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Publication numberUS20030131555 A1
Publication typeApplication
Application numberUS 10/351,861
Publication dateJul 17, 2003
Filing dateJan 27, 2003
Priority dateNov 30, 2000
Also published asUS6662505, US20020062612
Publication number10351861, 351861, US 2003/0131555 A1, US 2003/131555 A1, US 20030131555 A1, US 20030131555A1, US 2003131555 A1, US 2003131555A1, US-A1-20030131555, US-A1-2003131555, US2003/0131555A1, US2003/131555A1, US20030131555 A1, US20030131555A1, US2003131555 A1, US2003131555A1
InventorsTimothy Heady, Charles Heady
Original AssigneeHeady Timothy P., Heady Charles W.
Export CitationBiBTeX, EndNote, RefMan
External Links: USPTO, USPTO Assignment, Espacenet
Apparatus and method of straightening and supporting a damaged wall
US 20030131555 A1
Abstract
The PowerBrace system gives a positive solution to basement wall problems. When the wall cracks and bulges are due to freeze or hydrostatic preasure, PowerBrace can hold it from further movement and in most cases straighten it. By tightening the top bracket the PowerBrace system puts preasure on the top of the beam and straightens the wall. This movement is usually gradual as the system is retightened. Unlike many other wall repair systems the PowerBrace system does not rely on questionable soils outside the wall to hold the wall, nor does it put to much stress on the beam. Any bending of the main beam constitutes a failure in the system. By anchoring to the concrete basement floor and to the solid floor joist system, the PowerBrace system is solid and will not be aloud to shift or fail. the PowerBrace system solves problems relating to the sheering effect at the base of the wall caused by hydrostatic preasure, as well as any other wall movement. The system can also be instaled at the time of construction to prevent any possible damage.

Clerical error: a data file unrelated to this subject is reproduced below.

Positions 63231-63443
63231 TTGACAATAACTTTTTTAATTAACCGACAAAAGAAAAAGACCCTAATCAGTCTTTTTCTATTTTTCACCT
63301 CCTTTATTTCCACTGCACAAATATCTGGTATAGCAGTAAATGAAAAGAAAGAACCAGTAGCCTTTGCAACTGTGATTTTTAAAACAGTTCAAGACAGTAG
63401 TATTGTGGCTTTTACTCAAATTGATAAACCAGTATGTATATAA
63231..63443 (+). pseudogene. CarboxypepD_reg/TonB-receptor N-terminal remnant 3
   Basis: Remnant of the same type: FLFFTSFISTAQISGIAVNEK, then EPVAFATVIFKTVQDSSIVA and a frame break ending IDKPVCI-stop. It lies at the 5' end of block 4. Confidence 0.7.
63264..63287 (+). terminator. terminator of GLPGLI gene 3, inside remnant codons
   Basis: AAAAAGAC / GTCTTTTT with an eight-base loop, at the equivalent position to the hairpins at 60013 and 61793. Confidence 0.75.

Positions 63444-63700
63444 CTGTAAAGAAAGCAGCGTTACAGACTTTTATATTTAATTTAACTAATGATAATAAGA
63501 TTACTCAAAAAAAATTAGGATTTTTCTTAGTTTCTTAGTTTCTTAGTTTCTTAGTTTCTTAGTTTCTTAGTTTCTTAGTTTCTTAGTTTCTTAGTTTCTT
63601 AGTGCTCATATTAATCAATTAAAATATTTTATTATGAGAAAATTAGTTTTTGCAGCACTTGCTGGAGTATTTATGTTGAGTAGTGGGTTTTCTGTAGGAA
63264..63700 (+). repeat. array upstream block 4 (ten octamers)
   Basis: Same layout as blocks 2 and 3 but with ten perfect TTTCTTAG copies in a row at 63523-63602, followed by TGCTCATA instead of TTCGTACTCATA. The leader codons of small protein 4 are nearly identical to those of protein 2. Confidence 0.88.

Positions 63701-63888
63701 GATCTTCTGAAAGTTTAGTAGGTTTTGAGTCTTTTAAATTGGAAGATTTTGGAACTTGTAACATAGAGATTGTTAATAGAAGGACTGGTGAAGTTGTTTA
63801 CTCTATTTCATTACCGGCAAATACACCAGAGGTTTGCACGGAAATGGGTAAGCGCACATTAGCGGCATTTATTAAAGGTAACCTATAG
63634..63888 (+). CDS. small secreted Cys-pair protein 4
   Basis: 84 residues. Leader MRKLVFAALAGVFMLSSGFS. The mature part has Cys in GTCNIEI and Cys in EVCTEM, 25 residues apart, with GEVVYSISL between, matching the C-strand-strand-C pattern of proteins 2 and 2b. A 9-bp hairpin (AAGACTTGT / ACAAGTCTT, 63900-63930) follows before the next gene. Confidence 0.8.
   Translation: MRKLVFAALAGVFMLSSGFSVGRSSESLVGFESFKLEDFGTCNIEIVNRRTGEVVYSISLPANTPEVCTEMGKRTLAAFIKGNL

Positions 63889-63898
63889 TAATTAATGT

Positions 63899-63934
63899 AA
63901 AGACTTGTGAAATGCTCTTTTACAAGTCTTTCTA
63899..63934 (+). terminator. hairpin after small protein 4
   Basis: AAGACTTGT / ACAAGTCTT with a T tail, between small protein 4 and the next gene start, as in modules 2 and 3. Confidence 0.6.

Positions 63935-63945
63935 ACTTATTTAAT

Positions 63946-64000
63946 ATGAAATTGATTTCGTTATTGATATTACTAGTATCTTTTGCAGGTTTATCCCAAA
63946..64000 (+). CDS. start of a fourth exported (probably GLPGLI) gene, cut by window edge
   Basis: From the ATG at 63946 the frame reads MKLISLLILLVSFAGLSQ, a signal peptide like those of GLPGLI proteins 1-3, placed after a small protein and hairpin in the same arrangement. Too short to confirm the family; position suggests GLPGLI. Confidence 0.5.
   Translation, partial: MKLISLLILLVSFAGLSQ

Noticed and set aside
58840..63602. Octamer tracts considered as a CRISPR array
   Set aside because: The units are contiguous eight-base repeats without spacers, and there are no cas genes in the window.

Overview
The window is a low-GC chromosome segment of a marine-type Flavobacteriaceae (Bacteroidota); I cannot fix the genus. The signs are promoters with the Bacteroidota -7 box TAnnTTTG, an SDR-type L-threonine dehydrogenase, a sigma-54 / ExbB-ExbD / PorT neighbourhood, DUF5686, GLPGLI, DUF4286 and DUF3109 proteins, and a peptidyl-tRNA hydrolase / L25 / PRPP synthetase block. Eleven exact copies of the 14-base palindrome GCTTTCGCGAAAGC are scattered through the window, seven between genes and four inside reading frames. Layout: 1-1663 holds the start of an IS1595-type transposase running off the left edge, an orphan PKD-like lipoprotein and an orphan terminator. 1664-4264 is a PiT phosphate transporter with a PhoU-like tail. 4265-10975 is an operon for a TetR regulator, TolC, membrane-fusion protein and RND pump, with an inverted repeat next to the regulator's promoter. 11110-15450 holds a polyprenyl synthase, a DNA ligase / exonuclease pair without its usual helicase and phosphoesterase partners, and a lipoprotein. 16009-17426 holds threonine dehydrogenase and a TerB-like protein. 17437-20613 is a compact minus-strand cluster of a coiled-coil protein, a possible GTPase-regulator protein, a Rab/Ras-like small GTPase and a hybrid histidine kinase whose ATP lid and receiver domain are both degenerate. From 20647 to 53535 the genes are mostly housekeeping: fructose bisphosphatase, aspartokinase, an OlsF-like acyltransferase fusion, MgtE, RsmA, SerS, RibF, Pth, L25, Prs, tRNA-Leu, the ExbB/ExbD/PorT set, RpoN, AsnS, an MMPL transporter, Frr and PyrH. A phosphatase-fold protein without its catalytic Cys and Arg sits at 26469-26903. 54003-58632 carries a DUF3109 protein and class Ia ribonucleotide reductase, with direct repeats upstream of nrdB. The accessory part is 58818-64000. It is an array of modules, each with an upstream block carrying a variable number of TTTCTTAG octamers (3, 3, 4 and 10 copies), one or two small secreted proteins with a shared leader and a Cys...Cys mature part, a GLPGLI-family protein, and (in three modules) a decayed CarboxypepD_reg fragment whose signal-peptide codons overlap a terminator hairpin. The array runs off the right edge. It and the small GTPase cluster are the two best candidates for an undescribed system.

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Claims(1)
What is claimed is:
1. The PowerBrace system will hold and staighten a bulging basement wall. It will also contain any wall sheer at the base of the wall. This system works from the preasure of the top bracket that gets retightened over time. PowerBrace does not work from bending any beam or channel, or by tieing the wall to a plate in the questionable soils in the yard as many other systems that fail. It is a solid rigid system that works over time to staiten the wall.
Description
CROSS REFERENCES TO RELATED APPLICATIONS

[0001] OTE: if you fled a Provisional Patent Application on your invention, claim its date here, e.g., “This application claims the benefit of Provisional Patent Application Ser. Nr. [#] filed [date].” Be sure to delete this note before you click OK.

BACKGROUND

[0002] 1. Field of Invention